The UK government has a problem with its budget and the deficit of the budget is the most pressing issue of this parliament. Anyone that does not acknowledge that is gravely mistaken and not in touch with the problems that face the UK’s government at the moment. This was a key issue at the recent general election and an issue that there was consensus about, in so much as there was cross party agreement that it must be dealt with. The dispute at the election was about when and how to deal with the issues.
The Conservative Party argued that the deficit should deal with by cutting spending, from the moment they assumed office by £6billion. This they argued was a down payment to prevent worse pain further down the road. They gave very little detail about what they would cut, and they even promised a series of tax cuts as well to add some confusion, but the message was clear, they had no issue with cutting budgets now. The counter argument came from the then governing Labour Party and the Liberal Democrats, that at the moment the government needs to do more to support the economy and enable more growth, before its own cuts would begin in 2011. The Liberal Democrat leader, Nick Clegg, had at numerous points of this debate had used his adopted city of Sheffield to strengthen the case for holding the cuts back. These warnings had gone so far as claiming there could be riots if people in his city voted against cuts, by voting either Labour or Lib Dem, were the ones who suffered the most at the hands of Tory cuts.
There was a hope that the Tories being in coalition with a party that is or at least was, against cutting the economy this year would hold back the worst of their excesses. This hope or belief was held up by the rhetoric that Nick Clegg, himself a Sheffield MP, was using throughout this period. However, rhetoric, like talk of attacking the Tories VAT tax bomb, and Clegg talked of riots by his constituents, if they were unfairly targeted for cuts, ended as soon as Cameron waived the carrot of power at Clegg. Why is this? Why have the same party in a matter of weeks changed from investors, supporting government aided growth, favouring the age of austerity. It seems they are either incompetent or dishonest, or perhaps both.
The Lib Dems claim that they were not aware that the government accounts were as bad as they are. This talk would suggest that the outgoing labour government had not accounted for its spending, despite the fact there was a budget laying out all public spending for all to see. They even claim that in the case of Sheffield Forgemasters that, it was just spending in marginal constituencies, as a form of electoral bribery, which is quite some claim that needs to be dealt with the utmost seriousness. It also exploits the wider public’s ignorance at the political geography of Sheffield. Not only is there only one non-Labour MP in the area (Clegg), the actual constituency where Forgemasters resides is Sheffield Brightside, home to former minister David Blunkett, where it is fair to say the Labour vote is weighed, not counted. How does this amount to political bribery?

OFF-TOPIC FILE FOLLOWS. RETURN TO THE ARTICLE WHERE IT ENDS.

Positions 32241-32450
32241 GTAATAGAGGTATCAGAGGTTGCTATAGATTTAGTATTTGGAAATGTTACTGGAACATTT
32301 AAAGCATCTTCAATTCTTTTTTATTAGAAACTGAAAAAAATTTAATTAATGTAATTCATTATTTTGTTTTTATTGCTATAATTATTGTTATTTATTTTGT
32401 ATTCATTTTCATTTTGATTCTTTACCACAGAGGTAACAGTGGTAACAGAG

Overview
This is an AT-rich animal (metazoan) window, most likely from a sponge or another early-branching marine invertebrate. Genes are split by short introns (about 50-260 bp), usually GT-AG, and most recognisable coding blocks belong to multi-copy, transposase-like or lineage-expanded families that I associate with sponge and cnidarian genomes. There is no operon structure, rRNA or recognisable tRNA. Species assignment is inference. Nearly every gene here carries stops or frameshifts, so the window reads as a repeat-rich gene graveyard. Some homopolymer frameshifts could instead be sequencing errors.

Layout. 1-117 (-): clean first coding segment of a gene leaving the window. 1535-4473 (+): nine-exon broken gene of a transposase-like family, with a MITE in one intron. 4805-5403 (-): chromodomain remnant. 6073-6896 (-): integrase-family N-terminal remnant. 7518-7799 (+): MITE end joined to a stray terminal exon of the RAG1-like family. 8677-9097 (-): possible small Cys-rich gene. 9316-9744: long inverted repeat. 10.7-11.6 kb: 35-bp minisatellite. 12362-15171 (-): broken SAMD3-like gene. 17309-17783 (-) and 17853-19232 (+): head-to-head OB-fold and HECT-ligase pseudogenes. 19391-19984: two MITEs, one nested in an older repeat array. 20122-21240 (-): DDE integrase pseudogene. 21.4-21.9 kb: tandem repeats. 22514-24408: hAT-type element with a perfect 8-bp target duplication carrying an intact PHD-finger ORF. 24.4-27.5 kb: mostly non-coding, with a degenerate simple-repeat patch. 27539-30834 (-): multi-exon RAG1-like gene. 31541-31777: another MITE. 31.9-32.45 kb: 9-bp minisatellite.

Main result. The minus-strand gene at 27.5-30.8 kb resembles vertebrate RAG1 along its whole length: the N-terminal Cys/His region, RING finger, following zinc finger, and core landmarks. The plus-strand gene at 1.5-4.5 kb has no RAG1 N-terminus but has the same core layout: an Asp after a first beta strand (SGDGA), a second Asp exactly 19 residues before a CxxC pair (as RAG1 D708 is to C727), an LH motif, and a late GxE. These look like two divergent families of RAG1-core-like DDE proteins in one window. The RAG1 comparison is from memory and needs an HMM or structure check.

There is, furthermore the issue of affordability of the loan and whether the loan represents value for money in the age of austerity and whether it could be served elsewhere. The government, and particularly Lib Dems on the back foot, say that not serving the loan will not cost one job at the plant. In this they are right, but it is also to fundamentally miss the intention of the loan. Forgemasters want to me the only steel plant in Europe to produce vital parts for nuclear reactors. They have the knowhow, they have the skill and they have the potential facility. Note that last point, potential. The raison d’être for the loan is to provide the final piece that was missing, which is the capital to allow expansion. This loan, would have created 180 jobs immediately, would have bought Sheffield Forgemasters as a firm to not only the forefront of the industry, but also to one of the most lucrative markets, the post carbon economy.
Thus the whole point of this investment is that it is not a bail out, the point not to protect jobs, but to create them and at the same time support British manufacturing and allowing them to become world leaders. Furthermore, it was not a grant but a loan, to be paid back at 3.5% interest. This loan would have made money for the treasury, and would have actually bought spending in other areas down, like welfare. At the general election, this was the investment and spending that the Labour Party was defending, to allow growth and solidify the recovery. There is no doubt about the seriousness with which Alistair Darling took the cuts that were to come, but they should have started next year, precisely to allow this kind of investment. By withdrawing the support now, we not only risk a return to recession, but we are damaging the recovery after that double dip.
So where do the Lib Dems stand on this? We have not had a clear answer. They supported solidifying the economy, by resisting cuts until 2011 before the election, but now they are in government the same people are proposing that cuts must come now. They have not yet explained properly what has caused switch. Were they honest at the election? Or did they betray principals to get their mitts on power? This discrepancy must be highlighted by the Labour opposition. But whatever the cause of change of heart, it is clear that for now, they have become classical, anti-state, small government Tories. They are saying to British manufacturing, that regardless of the cause, or the long or short term benefits, it must survive on its own in the market place. If the market will not support it, it will not get support.
The British economy and manufacturing will not benefit from this economic vandalism.